Proposed 457 changes ignore regional Australia, says vegetable industry
Proposed amendments by the
Australian Labor Party to Australia’s skilled worker migration scheme ignore
the needs of regional Australia and risk damaging the vital role that 457
visa-holders play in struggling rural economies, according to peak grower body
Labor’s compromise plan for passage of the China-Australia Free Trade Agreement
includes amending Australian migration law to raise the minimum wage threshold
for the 457 visa to $57,000 and end a two-year freeze on the threshold.
“After an independent review of the 457 program recommended that the skilled
migration income threshold should be frozen for two years, it’s extremely
concerning that Labor is trying to rush through this ‘one size fits all’ policy
with little regard to the skills shortages being experienced in rural
Australia,” said AUSVEG Deputy CEO Andrew White.
AUSVEG is the leading horticultural body representing more than 9,000
Australian vegetable and potato growers.
AUSVEG believes that increasing the Temporary Skilled Migration Income
Threshold (TSMIT) will damage rural industries by pricing the visa program
above the range of many skilled jobs in regional Australia.
“Arguments that raising the threshold are about ensuring skilled migrants have
enough income to support themselves are completely misleading,” said Mr White.
“Workers on a 457 visa already have to be paid the market salary rate for their
position, and if that rate is below the income threshold, the position is
ineligible for the 457 visa program.”
“There are jobs under the current system which would become ineligible if these
proposals were implemented, including key roles for Australian growers like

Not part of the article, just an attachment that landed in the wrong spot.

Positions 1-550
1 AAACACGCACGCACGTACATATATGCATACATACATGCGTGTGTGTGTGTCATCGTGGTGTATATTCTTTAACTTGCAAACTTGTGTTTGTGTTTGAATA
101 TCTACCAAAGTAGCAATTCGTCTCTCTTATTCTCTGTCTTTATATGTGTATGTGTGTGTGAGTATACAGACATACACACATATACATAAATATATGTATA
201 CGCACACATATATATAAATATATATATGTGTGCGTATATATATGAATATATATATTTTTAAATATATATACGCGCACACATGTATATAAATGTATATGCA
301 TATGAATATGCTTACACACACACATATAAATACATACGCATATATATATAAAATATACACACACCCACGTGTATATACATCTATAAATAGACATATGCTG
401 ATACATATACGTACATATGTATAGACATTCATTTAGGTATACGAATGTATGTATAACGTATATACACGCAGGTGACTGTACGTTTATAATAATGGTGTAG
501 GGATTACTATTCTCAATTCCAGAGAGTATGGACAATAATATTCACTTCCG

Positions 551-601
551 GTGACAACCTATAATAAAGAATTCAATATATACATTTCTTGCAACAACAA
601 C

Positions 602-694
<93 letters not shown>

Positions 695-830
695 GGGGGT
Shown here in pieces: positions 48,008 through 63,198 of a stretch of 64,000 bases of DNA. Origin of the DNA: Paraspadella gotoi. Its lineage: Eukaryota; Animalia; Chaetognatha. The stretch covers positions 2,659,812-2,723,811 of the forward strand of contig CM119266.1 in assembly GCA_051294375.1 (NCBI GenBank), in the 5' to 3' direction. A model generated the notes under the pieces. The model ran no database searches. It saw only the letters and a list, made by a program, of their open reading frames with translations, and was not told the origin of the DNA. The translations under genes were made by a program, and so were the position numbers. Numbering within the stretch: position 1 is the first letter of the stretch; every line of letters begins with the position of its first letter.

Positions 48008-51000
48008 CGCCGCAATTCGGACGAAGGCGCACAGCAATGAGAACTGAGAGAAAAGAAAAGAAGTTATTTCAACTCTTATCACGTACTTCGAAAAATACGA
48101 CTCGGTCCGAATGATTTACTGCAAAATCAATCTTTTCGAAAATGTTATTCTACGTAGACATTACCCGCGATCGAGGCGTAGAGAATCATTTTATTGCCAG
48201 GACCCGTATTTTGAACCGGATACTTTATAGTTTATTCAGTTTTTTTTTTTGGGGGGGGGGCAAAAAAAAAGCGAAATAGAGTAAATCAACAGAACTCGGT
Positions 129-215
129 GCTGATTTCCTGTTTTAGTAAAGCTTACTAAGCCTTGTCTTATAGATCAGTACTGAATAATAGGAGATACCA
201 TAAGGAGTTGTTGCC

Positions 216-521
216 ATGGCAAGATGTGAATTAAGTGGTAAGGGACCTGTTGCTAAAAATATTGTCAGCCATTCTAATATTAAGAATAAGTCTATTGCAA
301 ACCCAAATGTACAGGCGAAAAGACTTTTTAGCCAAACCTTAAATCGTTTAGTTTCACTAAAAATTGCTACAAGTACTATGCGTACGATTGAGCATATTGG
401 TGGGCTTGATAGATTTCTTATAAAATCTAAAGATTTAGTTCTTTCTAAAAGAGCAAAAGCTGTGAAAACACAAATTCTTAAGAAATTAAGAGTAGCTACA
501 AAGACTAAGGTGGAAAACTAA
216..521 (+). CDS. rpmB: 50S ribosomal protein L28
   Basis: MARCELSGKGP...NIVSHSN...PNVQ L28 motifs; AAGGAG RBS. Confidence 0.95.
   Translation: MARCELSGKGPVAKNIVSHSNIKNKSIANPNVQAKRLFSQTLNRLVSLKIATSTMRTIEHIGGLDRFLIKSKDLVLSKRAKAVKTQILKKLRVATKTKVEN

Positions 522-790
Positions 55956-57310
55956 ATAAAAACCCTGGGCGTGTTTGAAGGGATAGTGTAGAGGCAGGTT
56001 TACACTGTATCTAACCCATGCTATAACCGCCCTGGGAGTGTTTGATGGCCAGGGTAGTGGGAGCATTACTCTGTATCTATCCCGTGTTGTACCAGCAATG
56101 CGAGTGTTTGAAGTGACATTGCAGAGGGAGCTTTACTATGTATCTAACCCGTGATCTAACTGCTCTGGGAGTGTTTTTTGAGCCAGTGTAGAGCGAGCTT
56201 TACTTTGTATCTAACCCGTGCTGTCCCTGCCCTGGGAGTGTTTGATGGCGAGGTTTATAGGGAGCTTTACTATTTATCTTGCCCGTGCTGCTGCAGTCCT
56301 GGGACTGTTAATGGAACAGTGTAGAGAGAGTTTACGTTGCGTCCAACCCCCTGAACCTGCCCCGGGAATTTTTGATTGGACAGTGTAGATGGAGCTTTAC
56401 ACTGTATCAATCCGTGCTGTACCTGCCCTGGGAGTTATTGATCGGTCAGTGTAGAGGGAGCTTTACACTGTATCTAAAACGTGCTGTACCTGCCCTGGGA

horticultural technicians and farm supervisors. Raising the wage floor is only
going to ensure that these vital regional jobs, which would otherwise be
performed by skilled workers, go empty.”
As well as recommending a freeze on the TSMIT, the Robust New Foundations independent review
into the 457 visa system also found that there may be merit in having a
separate, lower TSMIT for positions in regional areas, where market salary
rates for many skilled jobs are below the current level of $53,900.
“Imposing an across-the-board increase in the income threshold is a
one-size-fits-all strategy that fails to acknowledge the realities of running a
business in regional Australia,” said Mr White.
“Any changes to the 457 program must take into account the differences in the
job markets in regional and metropolitan Australia, including the average
incomes across different industries, instead of simply painting them all with a
broad brush policy.”
“We’d like to see any future discussion about changes to the program to take a
more evidence-based approach and acknowledge the vital role that the 457
program plays in Australian agriculture.”
Andrew White, AUSVEG Deputy CEO
Phone: (03) 9882 0277, Mobile: 0409 989 575, Email: firstname.lastname@example.org